By Jon Salmon Generation Iron


Captain America. The Incredible Hulk. Superman. What’s one thing they have in common? They’ve all been on steroids at one point or another. Bold statement to make I know, but it’s one that should be considered when reading about these fictional heroes. Now I know what you’re thinking, this sounds like complete nonsense. Superheroes on steroids? Besides the obvious fact that they’re fictional, the idea that characters like these are being promoted as anabolic users is a bit of a stretch. Give me a few paragraphs to explain and maybe I’ll turn you around on the subject.


Let’s take Captain America for instance. Steven Rogers, The Star Spangled Avenger himself. It’s a character that brings to mind the freedom, justice, and the underdog getting the chance to prove that heart can be the strongest muscle of them all. There’s just one issue with that ideology. Rogers was transformed from scrawny, sickly, do-gooder to muscle bound hero not by merit of exercise and bodybuilding. It’s the vaunted Super Soldier Serum that makes Rogers into Captain America. The serum could easily be a stand-in for steroids. It’s as plain as day that in the comics Rogers was never going to achieve physical greatness due to his inferior genetics. The serum is the reason he was able to bulk up in the first place.


The Incredible Hulk is another example of how anabolic ideology was able to leak into comics. Bruce Banner was a less than physically impressive specimen before a gamma ray experiment gone wrong turned him into the giant juggernaut. Banner’s exposure to the rays caused him to put on massive size and strength, a side effect not dissimilar to steroids. The government even tried to replicate the results afterwards resulting in “roid rage” monster villains like Abomination.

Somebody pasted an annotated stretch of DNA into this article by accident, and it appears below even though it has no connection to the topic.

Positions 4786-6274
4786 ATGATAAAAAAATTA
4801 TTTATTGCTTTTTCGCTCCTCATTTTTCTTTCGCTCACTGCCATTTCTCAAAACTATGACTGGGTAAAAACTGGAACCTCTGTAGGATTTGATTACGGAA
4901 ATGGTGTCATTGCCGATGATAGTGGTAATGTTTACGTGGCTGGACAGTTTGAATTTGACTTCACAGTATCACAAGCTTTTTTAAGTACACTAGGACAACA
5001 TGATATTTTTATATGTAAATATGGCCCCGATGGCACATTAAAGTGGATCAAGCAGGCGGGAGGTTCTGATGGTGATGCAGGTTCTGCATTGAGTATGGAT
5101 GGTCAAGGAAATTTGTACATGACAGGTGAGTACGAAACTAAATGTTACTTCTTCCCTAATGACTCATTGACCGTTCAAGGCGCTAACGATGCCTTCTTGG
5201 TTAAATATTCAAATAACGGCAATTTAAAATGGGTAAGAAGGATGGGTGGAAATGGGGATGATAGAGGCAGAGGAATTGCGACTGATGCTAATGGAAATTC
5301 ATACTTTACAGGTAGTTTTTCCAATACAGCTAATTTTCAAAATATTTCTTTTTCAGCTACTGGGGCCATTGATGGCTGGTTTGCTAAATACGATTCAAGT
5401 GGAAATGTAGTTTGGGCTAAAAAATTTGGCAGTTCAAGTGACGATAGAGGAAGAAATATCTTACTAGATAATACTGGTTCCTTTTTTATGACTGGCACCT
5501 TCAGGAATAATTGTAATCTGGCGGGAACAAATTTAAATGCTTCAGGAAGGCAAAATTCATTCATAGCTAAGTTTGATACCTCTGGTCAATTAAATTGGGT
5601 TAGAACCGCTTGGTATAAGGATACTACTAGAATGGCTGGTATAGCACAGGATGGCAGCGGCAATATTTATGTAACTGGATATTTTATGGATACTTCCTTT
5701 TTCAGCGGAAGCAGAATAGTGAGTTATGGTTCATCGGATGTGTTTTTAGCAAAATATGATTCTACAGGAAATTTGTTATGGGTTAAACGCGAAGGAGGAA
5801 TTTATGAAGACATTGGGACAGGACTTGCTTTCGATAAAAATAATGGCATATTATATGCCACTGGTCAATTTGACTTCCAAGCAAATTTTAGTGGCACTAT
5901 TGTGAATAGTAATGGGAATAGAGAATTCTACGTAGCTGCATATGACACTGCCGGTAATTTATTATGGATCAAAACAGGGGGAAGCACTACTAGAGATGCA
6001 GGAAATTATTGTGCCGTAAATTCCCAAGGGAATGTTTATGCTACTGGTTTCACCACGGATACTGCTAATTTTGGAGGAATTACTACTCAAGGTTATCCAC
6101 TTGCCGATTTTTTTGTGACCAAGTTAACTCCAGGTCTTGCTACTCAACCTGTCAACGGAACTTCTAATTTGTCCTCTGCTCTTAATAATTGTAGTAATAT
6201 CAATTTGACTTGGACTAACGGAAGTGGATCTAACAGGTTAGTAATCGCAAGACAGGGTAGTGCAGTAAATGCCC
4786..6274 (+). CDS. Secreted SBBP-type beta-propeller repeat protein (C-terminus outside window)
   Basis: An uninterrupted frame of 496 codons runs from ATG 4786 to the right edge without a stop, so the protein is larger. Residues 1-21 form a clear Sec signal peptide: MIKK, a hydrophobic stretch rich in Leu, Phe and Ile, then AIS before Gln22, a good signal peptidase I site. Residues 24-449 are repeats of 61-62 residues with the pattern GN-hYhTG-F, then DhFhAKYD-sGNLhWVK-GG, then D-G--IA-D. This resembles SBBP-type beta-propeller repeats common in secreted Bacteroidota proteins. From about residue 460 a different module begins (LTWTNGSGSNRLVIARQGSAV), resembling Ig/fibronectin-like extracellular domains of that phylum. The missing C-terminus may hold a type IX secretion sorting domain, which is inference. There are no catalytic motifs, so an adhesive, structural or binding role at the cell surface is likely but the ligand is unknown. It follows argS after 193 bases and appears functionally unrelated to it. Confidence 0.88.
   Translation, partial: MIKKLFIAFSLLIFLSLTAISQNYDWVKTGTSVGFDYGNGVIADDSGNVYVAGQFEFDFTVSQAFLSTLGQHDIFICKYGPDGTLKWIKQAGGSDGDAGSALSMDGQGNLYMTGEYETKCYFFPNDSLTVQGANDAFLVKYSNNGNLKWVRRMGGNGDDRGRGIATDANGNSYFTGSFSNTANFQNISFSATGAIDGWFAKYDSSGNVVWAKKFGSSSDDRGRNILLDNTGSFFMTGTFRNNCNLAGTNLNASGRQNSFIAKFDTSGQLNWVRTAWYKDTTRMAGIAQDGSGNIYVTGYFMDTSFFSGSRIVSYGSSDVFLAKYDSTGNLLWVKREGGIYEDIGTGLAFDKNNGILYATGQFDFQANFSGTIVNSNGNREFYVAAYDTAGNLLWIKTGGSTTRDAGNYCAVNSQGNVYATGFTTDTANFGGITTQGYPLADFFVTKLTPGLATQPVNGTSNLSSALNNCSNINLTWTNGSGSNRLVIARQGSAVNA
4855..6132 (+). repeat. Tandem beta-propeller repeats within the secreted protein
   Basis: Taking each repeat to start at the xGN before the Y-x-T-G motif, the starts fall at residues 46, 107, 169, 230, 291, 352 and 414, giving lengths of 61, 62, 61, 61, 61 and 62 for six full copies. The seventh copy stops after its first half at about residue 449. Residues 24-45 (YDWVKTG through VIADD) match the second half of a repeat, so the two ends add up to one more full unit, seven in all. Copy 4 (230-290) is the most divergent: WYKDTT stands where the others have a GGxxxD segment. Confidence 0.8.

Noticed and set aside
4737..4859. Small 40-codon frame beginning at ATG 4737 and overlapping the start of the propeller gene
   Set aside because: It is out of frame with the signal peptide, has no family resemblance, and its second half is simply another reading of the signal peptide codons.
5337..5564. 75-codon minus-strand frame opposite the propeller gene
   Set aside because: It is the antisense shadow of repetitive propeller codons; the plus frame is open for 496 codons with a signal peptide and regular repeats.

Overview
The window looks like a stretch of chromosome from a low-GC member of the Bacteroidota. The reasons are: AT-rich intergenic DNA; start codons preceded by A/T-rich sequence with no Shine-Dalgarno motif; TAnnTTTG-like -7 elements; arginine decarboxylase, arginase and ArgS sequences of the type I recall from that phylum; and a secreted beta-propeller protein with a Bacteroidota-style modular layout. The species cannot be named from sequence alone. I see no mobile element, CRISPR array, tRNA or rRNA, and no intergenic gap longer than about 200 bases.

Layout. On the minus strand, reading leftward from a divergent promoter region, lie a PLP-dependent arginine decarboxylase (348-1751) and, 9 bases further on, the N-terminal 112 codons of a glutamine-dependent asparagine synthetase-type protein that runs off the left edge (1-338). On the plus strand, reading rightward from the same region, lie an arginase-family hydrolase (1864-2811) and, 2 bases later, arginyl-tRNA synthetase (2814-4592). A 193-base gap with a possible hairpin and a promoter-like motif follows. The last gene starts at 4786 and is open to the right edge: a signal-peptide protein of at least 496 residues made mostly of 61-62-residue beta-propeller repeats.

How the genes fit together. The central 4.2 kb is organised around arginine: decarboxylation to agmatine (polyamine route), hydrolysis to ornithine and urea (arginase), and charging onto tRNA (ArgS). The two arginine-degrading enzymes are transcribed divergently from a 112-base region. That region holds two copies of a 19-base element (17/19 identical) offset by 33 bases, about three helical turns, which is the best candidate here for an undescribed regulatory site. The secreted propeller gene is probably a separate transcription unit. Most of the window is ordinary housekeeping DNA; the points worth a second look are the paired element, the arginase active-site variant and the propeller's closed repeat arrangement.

Out of everyone the heroes I’ve mentioned in this article, Superman‘s example is a bit more of a stretch, but it’s no less interesting. Think about it. The Earth’s yellow sun makes him a complete badass, so much so that once Superman is exposed to it, the solar rays aid his recovery. It’s another unconscious nod to steroids and a bit of an eye opening revelation. Without the sun Superman proves to be just like anyone else, an average male with no superpowers to give him the edge.


Steroid Culture Clash
As a comic book fan, it’d be easy to take these instances as free advertisements for anabolic substances. Then I sit back and remind myself just how ludicrous that sounds and remember that it’s all fiction. Whether it can be an avenue to using anabolic steroids or not, the decision to use is entirely on the individual. It’d be a cop out to say “comics made me do it”. What, you don’t have a mind of your own?


Could comics actually have been used as an advocate for steroid usage? That’s a bit of a far-fetched notion, but it’s definitely an intriguing one. Steroids aren’t the worst thing ever, but it should be considered that if you’re a bodybuilder and a die hard fan of characters like the Hulk and Captain America, the anabolic route wouldn’t be out of the question for you. But like I said before, this isn’t to demonize steroid use, it’s not even to demonized these beloved characters. After all, each of these heroes are paragons of virtue.


At the end of the day we have somewhat of a hypocritcal notion going on here. With super hero movies and comics becoming more and more popular in the mainstream – the world has begun to glorify super-powered people but demonize super powered real life bodybuilders. Sure, superheros area all fiction but it’s that kind of clash in ideologies that makes it so frustrating that bodybuilding is still kept in the dark.





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